The Undergraduate Council of Students voted to support the Brown Divest Coal campaign’s resolution calling for the University to divest from the 15 “filthiest” coal technology companies at its general body meeting Wednesday.
Council members said they supported the resolution because of its ideological, not economic, implications.
Divesting from the 15 companies would have a great “moral and ethical impact” but little economic significance, said UCS President Anthony White ’13, noting that the University’s investments in these companies only account for 0.1 percent of the endowment.
The council’s support of the resolution marked an attempt to “represent students’ moral opinion, rather than … an economically calculated decision,” said Giuliano Marostica ’15, UCS general body member.
Kyra Mungia ’13, UCS communications chair, said she voted to support the resolution because it follows a historical precedent of the University divesting from causes it does not morally support.
In 1986, the University divested from companies conducting business in South Africa in order to oppose the South African apartheid, and in 2003, it divested from tobacco manufacturing companies to show disapproval of the industry. In 2006, the University divested from companies doing business in Darfur, and in 2011, it divested from HEI Hotels and Resorts because of allegedly questionable labor practices.
The council’s support of the resolution could induce student governments at other universities to show similar support, Mungia added. “It’s happening on campuses across the country. I think if a bunch of schools divest from coal, it’s going to make a statement.”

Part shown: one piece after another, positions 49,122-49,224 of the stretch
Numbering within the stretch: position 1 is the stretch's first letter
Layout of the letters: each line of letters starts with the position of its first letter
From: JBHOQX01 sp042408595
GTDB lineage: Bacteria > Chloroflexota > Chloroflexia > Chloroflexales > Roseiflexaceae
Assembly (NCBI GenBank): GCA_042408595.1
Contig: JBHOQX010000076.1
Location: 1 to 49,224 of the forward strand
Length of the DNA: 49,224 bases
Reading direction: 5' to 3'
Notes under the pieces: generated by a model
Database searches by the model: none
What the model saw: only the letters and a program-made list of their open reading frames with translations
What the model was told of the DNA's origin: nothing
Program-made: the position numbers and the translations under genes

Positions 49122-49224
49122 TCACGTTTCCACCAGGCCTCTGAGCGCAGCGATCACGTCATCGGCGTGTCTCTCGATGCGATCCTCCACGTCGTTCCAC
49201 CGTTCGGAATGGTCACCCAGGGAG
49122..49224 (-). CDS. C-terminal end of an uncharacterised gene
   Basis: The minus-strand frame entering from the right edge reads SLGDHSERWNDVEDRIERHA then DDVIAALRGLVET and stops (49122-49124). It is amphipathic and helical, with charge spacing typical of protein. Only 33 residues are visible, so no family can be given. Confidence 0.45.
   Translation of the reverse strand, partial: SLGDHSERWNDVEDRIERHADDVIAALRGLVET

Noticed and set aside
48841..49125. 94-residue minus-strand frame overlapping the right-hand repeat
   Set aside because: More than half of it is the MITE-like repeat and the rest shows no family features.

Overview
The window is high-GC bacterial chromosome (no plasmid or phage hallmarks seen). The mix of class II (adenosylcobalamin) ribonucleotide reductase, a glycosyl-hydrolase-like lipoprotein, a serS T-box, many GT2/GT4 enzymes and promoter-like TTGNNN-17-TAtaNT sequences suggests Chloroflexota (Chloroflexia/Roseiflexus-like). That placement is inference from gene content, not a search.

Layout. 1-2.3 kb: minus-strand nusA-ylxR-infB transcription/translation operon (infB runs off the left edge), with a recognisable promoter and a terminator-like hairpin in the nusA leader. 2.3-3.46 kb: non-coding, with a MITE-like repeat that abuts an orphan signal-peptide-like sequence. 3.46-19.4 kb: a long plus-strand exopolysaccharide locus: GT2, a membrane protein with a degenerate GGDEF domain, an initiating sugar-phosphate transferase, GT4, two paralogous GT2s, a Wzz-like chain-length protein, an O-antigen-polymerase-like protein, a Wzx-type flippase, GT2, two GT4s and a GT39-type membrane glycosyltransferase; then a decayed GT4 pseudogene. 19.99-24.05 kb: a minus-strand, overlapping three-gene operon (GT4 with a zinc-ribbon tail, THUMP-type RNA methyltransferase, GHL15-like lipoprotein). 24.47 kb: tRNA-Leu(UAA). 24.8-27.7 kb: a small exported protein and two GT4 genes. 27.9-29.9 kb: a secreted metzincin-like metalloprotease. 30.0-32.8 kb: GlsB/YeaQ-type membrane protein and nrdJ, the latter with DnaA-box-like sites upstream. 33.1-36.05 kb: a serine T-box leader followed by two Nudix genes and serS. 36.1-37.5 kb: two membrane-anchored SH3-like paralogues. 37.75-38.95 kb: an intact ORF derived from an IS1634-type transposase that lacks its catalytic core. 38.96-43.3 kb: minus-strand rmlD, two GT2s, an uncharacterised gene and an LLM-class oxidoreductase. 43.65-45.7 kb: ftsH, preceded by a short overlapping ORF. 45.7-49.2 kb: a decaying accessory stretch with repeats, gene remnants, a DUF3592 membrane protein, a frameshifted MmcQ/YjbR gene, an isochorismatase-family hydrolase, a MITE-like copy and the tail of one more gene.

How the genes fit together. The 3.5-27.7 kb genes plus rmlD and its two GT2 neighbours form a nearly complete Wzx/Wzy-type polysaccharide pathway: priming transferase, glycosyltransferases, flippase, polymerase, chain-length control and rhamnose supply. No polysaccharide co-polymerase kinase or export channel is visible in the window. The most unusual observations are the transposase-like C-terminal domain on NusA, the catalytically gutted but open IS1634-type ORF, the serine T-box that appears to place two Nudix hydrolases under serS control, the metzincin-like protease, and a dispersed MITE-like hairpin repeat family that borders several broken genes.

The council also discussed online course options with members of the strategic planning Committee on Online Teaching and Learning.
The committee is seeking student feedback before it presents its recommendations to the Corporation, the University’s highest governing body, said Dietrich Neumann, co-chair of the committee and professor of architecture.
“Most of you use text messaging, Skype and Facebook. My question for you is, how can that same kind of technology be used effectively in teaching?” Harriette Hemmasi, chair of the committee and University librarian, asked council members.
Tsvetomira Dumbalska ’16, UCS general body member, said developers of online courses should seek to offer the same “personal connection” between students and professors as are found in normal courses. Skyping a professor may not provide as intimate an experience as talking in person, she said.
Kimberly Wachtler ’13, UCS general body member, expressed concern that students in online courses may be less motivated to watch lectures assigned for homework. The University should use monitoring technology to “hold students in online courses accountable” for watching assigned lecture videos, she said.
The council also approved the categorization of the Brown Fantasy Sports Organization, Quidditch Appreciation Club, Quest Scholars, Wubapella, MathWISE, Face AIDS and Bloco de Brown, as Category 1 student groups. It voted to recategorize Pakistani Students at Brown from a Category 2 to Category 3 group.
After much debate, the council did not approve making A Better World by Design a Category 3 group. Currently, the group functions as a subsidiary of Engineers Without Borders.
Allowing the group to bypass the typical categorization process and immediately become a Category 3 group would set a “dangerous precedent,” said Jon Vu ’15, UCS alumni relations liaison, because other groups might want to take the same approach.